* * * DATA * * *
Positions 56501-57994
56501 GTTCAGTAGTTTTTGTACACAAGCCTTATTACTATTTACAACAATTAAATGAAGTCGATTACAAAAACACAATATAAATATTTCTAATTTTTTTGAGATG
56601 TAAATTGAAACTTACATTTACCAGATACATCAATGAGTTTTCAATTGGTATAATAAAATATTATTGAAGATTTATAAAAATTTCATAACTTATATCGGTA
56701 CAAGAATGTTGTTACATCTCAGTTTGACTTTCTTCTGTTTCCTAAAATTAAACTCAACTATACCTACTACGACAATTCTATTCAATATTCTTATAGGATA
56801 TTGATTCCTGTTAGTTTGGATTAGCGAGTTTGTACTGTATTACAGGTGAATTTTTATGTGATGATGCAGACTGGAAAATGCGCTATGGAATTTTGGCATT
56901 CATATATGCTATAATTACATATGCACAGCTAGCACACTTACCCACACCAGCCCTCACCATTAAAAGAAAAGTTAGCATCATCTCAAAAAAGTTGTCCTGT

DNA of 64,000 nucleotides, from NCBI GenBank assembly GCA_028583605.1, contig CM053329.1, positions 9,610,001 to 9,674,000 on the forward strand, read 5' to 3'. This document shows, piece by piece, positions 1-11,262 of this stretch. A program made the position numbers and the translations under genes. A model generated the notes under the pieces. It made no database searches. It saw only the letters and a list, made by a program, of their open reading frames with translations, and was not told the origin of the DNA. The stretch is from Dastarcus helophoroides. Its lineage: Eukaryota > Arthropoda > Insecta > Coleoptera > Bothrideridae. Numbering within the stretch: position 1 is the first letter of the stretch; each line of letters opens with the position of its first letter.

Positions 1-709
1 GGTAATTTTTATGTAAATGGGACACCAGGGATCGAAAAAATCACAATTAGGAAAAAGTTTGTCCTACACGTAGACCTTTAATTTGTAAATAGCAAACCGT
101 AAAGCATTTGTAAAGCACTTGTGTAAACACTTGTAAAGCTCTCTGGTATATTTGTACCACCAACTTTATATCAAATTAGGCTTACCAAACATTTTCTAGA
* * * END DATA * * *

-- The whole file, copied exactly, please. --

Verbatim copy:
Positions 56501-57994
56501 GTTCAGTAGTTTTTGTACACAAGCCTTATTACTATTTACAACAATTAAATGAAGTCGATTACAAAAACACAATATAAATATTTCTAATTTTTTTGAGATG
56601 TAAATTGAAACTTACATTTACCAGATACATCAATGAGTTTTCAATTGGTATAATAAAATATTATTGAAGATTTATAAAAATTTCATAACTTATATCGGTA
56701 CAAGAATGTTGTTACATCTCAGTTTGACTTTCTTCTGTTTCCTAAAATTAAACTCAACTATACCTACTACGACAATTCTATTCAATATTCTTATAGGATA
56801 TTGATTCCTGTTAGTTTGGATTAGCGAGTTTGTACTGTATTACAGGTGAATTTTTATGTGATGATGCAGACTGGAAAATGCGCTATGGAATTTTGGCATT
56901 CATATATGCTATAATTACATATGCACAGCTAGCACACTTACCCACACCAGCCCTCACCATTAAAAGAAAAGTTAGCATCATCTCAAAAAAGTTGTCCTGT

DNA of 64,000 nucleotides, from NCBI GenBank assembly GCA_028583605.1, contig CM053329.1, positions 9,610,001 to 9,674,000 on the forward strand, read 5' to 3'. This document shows, piece by piece, positions 1-11,262 of this stretch. A program made the position numbers and the translations under genes. A model generated the notes under the pieces. It made no database searches. It saw only the letters and a list, made by a program, of their open reading frames with translations, and was not told the origin of the DNA. The stretch is from Dastarcus helophoroides. Its lineage: Eukaryota > Arthropoda > Insecta > Coleoptera > Bothrideridae. Numbering within the stretch: position 1 is the first letter of the stretch; each line of letters opens with the position of its first letter.

Positions 1-709
1 GGTAATTTTTATGTAAATGGGACACCAGGGATCGAAAAAATCACAATTAGGAAAAAGTTTGTCCTACACGTAGACCTTTAATTTGTAAATAGCAAACCGT
101 AAAGCATTTGTAAAGCACTTGTGTAAACACTTGTAAAGCTCTCTGGTATATTTGTACCACCAACTTTATATCAAATTAGGCTTACCAAACATTTTCTAGA